Yeah, I over-prepare a bit when hiking, and I get a little ribbing for taking stuff too seriously, but I've seen and heard too many stories of things going wrong out there to not take the essentials lightly. Nothing kills a fun hike like a growing, nagging exaggerated concern/self doubt after some kind of difficulty/accident, in kind of a Bill Paxton Aliens 'bug hunt' voice, that 'dude, you're totally fucked, man'.

So yeah, anyways, redundancy. Do it. Be a bit of an stickler and pain in the ass about it beforehand, and you don't have to end up being a gigantic, freaking out Bill Paxton out there when things go pear-shaped.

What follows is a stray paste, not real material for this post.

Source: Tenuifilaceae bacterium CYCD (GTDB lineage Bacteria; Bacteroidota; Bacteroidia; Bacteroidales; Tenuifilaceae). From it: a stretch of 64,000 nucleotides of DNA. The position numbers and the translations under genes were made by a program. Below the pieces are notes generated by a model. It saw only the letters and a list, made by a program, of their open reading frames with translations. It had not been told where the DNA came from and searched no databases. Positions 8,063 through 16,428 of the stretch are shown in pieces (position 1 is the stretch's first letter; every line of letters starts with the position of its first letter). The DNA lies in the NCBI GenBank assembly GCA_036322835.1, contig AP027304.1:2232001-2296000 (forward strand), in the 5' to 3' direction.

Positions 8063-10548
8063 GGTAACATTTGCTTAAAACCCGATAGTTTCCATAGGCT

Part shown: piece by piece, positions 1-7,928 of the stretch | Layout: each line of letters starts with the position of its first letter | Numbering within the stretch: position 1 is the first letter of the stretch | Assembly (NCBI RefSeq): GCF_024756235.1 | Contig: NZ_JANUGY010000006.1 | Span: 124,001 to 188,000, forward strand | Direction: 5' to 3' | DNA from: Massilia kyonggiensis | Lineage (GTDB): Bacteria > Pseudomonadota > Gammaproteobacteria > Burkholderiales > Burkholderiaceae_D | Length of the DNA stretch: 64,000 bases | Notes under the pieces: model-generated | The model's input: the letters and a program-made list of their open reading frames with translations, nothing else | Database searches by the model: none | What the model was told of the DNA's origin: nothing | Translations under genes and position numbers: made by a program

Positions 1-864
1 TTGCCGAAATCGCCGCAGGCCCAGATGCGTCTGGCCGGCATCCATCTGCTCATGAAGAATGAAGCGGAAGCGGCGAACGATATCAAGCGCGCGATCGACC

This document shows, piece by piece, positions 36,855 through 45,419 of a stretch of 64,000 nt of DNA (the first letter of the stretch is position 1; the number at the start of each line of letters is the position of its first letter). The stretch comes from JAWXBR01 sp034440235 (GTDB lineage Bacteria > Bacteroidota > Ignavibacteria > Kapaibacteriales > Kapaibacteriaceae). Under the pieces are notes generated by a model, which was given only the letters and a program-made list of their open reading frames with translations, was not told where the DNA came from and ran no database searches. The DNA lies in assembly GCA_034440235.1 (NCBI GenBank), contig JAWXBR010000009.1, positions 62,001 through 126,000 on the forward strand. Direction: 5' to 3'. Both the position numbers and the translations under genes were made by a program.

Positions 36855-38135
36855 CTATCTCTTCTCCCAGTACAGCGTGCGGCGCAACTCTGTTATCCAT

posted by chambers at 10:20 PM on July 13, 2012

Interesting variety of responses here - exactly the reason why I like MetaFilter.
[ though I'm disappointed no one has chimed in with "I'm sitting here getting angrier and angrier by the minute" as the overwrought will do. But I digress. ]

With respect to hiking and the taking of phones or gps units or both, my choice has been just that: a choice. I walked the Camino de Santiago without any of those, but then the trail is known and I did want to separate myself from the world. When I geocache, and that sometimes involves walking miles of trails that aren't that far from home, I take both. I've had situations where I not only got lost, but was close to injuring myself in ways that would have made self-extraction difficult.